Tuesday, 3 May 2011

Cameron claims to like reasoned argument but fails to provide balance on AV

Do you remember what David Cameron said about his coalition partners back on 18 March just after we knew we were having the referendum we are having on Thursday?


I guess not and neither I feel had he. Let me remind us all.

"Nick Clegg and I have discovered we agree on key elements on programmes for national renewal.

"....And we have tried to deliver this agenda in a different way.

"Rational debate, not tribal dividing lines.

"Reasoned announcements, not headline grabbing statements.

"And where there are differences of opinion between us - not rancour but respect."

Then why oh why, has he taken the line of some of the unreasoned, untruthful announcements from the No2AV campaign?

Why has he said that the way that AV works is too complex? When actually it is less complex than the system by which he was elected leader. Why does he say it isn't fair when the system that he was elected leader by is far from fair? To be elected leader of the Conservative Party one group of voters get to choose between candidates. The one with the lowest number of votes is knocked out, then they get to vote again, maybe even changing that vote as they see who may not have a chance, even if they had more than someone else who might be knocked out later. This is repeated until there are only two left. Then a much larger number of people get to vote on who is left, even if maybe the person that the larger group wanted most was knocked out by the small clique.

Why does he propagate the lie that counting machines will be needed? As this is something that has been denied by the Treasury is he actually in breach of the ministerial code? If he is should he be reported to himself or made to tender to himself his resignation.

You see when it comes to AV David Cameron appears to have lost all sense of reason. He appears to have lost the ability to hold a cognitive argument. He says that AV will be of a benefit to the Lib Dems, whilst ignoring the fact that FPTP has been disproportionately of benefit to the Conservatives and to a lesser extend Labour since there was a rise of a stronger third party and other smaller parties in the UK.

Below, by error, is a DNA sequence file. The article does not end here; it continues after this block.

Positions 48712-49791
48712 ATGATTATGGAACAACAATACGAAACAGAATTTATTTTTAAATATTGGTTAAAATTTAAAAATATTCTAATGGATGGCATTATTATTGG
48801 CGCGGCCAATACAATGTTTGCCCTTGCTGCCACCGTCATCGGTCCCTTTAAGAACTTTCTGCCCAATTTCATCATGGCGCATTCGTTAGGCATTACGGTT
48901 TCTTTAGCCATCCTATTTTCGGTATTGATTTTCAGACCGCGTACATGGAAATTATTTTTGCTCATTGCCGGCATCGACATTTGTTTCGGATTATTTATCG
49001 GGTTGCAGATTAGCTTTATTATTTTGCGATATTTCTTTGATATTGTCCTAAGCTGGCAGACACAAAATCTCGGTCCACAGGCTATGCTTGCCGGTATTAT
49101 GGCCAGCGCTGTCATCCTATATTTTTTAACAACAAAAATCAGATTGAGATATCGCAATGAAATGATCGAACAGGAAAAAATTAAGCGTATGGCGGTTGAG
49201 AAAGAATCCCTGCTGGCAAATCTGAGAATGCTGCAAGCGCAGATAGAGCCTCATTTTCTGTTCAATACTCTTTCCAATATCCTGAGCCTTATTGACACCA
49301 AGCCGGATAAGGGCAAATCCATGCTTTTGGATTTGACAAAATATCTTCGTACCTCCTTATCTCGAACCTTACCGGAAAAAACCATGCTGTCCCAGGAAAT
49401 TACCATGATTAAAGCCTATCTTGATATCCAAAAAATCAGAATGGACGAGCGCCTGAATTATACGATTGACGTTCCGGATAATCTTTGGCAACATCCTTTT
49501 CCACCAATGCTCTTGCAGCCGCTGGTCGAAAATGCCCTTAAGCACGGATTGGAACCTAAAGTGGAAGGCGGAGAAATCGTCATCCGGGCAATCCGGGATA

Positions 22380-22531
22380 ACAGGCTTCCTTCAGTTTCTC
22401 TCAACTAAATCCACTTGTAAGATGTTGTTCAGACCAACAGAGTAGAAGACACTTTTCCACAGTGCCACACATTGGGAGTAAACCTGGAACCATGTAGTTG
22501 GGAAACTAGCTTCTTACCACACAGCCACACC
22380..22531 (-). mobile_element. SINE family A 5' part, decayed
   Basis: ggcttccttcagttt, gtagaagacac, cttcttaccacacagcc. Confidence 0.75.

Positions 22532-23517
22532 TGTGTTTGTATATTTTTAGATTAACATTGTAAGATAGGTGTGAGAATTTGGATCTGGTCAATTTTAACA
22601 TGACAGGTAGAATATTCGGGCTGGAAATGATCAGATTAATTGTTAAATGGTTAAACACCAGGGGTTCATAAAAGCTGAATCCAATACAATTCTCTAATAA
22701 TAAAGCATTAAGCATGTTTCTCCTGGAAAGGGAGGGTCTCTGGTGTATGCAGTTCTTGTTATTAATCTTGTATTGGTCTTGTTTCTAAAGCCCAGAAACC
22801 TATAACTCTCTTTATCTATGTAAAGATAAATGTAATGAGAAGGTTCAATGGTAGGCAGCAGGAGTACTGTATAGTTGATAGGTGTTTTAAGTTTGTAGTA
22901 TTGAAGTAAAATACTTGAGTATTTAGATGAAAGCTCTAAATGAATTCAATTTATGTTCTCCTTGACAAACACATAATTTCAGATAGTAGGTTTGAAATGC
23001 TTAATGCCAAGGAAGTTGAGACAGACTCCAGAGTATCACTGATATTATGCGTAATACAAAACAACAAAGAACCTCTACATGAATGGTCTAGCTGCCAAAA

Also on that day David Cameron said the following I'm fisking in red:

I passionately believe that politics has to change.

It has to change because frankly, in too many ways the political system is broken. Yeah even Dave knows the system is broken. Isn't FPTP also a broken out of date system in our multi-party system though?

And that's why this coalition is committed to sweeping reform.

We are making votes fairer - by levelling up the size of the constituencies so that every vote weighs the same.
As I pointed out yesterday, not every vote under FPTP weighs the same. Some are cast with a heavy heart, because the candidate most wanted is not always able to overcome someone that is no longer wanted. So some of our candidates already have their vote gloated by the tactical votes of others, inflating their popularity.

We are making politics cheaper - by cutting the size of Parliament, cutting Ministers' pay and sorting out expenses. If this comes in alone without AV it will have a net effect of benefiting Cameron's party. There is no check then in the number of votes cast. As there was almost a total consultation of the public on how the new seats were to be formed it could lead to gerrymandering of the areas. As it is these will be changed every election to fit with population changes. I'm not opposed to the reduction, but they were part of a package that was being put forward by myself and others in the past.

We are making politics - and government - more accountable, by removing the Prime Minister's power to set the date of an election…Hear, hear. But we are still letting a PM be so when maybe 65% of the people haven't given a vote to his candidates. Indeed 70% of people who voted haven't given a vote to their MP across the country. Not surprisingly it has more often in the last 100 years that Labour have had to call the most early elections because they haven't always had overwhelming support. Apart from the Blair landslides it is most often the Conservatives that have had a working majority for the greatest percentage of the time.

…and introducing new rights for constituents to recall MPs who break the rules and new powers for Parliament to oversee the Executive. Here, here once more. But without AV we are not letting a majority have their say at the end of a fixed five year term, not for breaking the rules but for broken promises, failing to life up to expectations or not doing the job that the people expected them to do. Some of those who failed last parliament to live up to their constituents hopes and expectations did survive, but in some cases the vote against them was split enough that though bigger, meant that they got in with far less than 50% support.

But above all, and most importantly, we are putting power directly into the hands of people. Actually David AV gives a lot more power to the people than the parties. At present your party machine may see a nice seat with about 37-40% support as somewhere you can gift to a loyal wannabe MP. But because two other parties, are equally matched it makes it safe enough to be a career move for that bright young thing. The other parties may have local people who know the local issues are very good at that, but a party can parachute in someone to just such a position and because the party support is there they will get elected, despite all the hard work others have been doing (and probably will continue to do) locally.

So David sadly you're not giving a whole balanced package of reform, beyond any reason of fairness you've just gone with the ones which are of a benefit to you.

No comments:

Post a Comment